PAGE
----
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Middle-school students participate in AMP Math CAMP

Middle-school students participate in AMP Math CAMP
Middle-school students participate in the 1st Arizona Math Partnership Summer Math CAMP at Grand Canyon University.

By Jonathan J. Higuera

The first AMP Summer Math CAMP coordinated and sponsored by the Arizona Mathematics Partnership (AMP) and its lead partner Scottsdale Community College will give more than 100 middle-school students an opportunity to learn and reinforce math concepts that hopefully will lead them to STEM careers.

The camp, which runs from June 22-26 at Grand Canyon University, is designed to impart greater understanding of math concepts, make the student campers more aware of math’s practical and societal value and let the students relax with fun evening activities.

The 103 middle-school students from six school districts are participating in the camp free of charge. AMP, which was established in 2012 as part of an $8.7 million five-year grant from the National Science Foundation, is covering the costs of the camp as part of the grant’s community outreach goal.

Participating CAMP students hail from Chandler, Deer Valley, Scottsdale Unified, Florence, J.O. Combs and Salt River school districts.

At the overnight camp, student campers will participate in math projects, including robotics, hot air ballooning and building birdhouses as well as classroom instruction sessions.

“It is well documented that students’ attitudes and beliefs about mathematics shift significantly in the wrong direction during their middle school years,” said April Strom, AMP principle investigator and math faculty member at Scottsdale Community College. “AMP is designed to build teachers’ conceptual knowledge of math and instill confidence in teaching it. We want them to be excited about teaching math to middle-school students so that we can begin to reverse the decline in achievement.”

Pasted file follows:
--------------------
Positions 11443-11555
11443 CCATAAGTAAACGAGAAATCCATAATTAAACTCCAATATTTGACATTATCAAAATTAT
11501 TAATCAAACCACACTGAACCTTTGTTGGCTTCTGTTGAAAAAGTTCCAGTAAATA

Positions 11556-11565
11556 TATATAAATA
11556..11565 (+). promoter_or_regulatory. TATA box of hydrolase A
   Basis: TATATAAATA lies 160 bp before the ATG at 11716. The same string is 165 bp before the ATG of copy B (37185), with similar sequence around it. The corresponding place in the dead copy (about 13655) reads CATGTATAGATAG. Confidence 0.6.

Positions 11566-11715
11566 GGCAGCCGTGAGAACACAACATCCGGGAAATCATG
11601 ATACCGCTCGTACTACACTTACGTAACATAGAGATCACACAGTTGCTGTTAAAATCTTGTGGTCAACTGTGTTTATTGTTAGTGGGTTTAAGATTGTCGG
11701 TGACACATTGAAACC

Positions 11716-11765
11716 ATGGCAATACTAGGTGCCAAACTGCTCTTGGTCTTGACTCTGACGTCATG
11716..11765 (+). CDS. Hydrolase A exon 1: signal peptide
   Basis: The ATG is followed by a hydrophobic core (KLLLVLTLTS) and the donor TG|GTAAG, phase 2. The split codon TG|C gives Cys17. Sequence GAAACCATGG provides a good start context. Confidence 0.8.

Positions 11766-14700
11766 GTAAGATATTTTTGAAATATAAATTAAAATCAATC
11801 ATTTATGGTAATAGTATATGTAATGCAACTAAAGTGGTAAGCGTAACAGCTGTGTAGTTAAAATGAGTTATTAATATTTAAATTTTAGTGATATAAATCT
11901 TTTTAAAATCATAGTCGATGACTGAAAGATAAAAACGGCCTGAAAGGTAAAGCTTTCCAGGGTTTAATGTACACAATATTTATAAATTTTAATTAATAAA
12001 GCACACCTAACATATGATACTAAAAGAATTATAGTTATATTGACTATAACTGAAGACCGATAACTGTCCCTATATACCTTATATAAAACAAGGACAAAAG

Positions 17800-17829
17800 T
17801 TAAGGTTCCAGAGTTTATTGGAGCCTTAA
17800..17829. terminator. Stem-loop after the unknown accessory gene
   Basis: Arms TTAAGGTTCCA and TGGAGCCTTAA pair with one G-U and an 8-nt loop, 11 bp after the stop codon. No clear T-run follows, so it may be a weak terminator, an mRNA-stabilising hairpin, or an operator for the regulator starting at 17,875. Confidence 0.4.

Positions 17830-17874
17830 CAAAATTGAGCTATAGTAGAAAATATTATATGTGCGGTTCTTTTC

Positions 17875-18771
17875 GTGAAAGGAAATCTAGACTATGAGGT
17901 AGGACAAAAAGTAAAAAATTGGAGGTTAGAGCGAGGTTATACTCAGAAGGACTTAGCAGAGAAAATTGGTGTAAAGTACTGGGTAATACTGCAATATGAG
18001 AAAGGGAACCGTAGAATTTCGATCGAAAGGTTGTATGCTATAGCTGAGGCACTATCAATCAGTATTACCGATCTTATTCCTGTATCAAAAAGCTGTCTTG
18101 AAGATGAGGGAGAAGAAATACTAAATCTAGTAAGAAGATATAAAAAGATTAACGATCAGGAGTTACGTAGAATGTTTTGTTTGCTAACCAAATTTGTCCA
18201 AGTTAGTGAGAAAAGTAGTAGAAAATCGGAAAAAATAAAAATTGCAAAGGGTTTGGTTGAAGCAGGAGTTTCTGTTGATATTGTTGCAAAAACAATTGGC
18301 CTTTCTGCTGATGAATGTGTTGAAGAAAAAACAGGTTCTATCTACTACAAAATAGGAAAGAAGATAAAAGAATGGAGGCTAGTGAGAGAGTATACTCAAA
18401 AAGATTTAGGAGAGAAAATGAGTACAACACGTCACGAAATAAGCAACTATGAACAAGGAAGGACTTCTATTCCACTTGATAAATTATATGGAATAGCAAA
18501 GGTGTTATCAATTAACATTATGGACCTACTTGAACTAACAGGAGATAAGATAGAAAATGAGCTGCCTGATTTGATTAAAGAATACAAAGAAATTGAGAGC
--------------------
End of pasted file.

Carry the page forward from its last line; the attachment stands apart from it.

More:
The CAMP also gives middle-school teachers leading the camp a chance to use new approaches developed through their AMP professional development training.

“AMP helped me take my instruction from my procedural methods to a more experiential style that is more meaningful for the kids,” said Lynda Boepple, who has taught math at Copper Ridge School in the Scottsdale Unified School District for 18 years. 

Thirteen math teachers who have participated in AMP during the past two years will be instructing and leading math sessions at the CAMP. Teachers participating in AMP must go through 200 hours of professional development during a two-year period. They learn new approaches to thinking about math concepts that emphasize problem solving, sense-making, and justification.

In 2012, Maricopa Community College District received an $8.7 million, five-year grant from NSF. Among the 10 community partners, SCC is the lead organization. 

So far, 175 teachers from partner school districts in Arizona are participating in AMP.  When the project is complete, about 300 teachers are expected to go through the AMP training.

“An increase in student achievement during middle school will have a profound impact on students’ decisions when it comes to taking math courses in high school and college,” said Strom. “We have more than 100 students willing to spend a week doing math and over 20 middle-school math teachers participating as teachers and supervisors. How exciting!"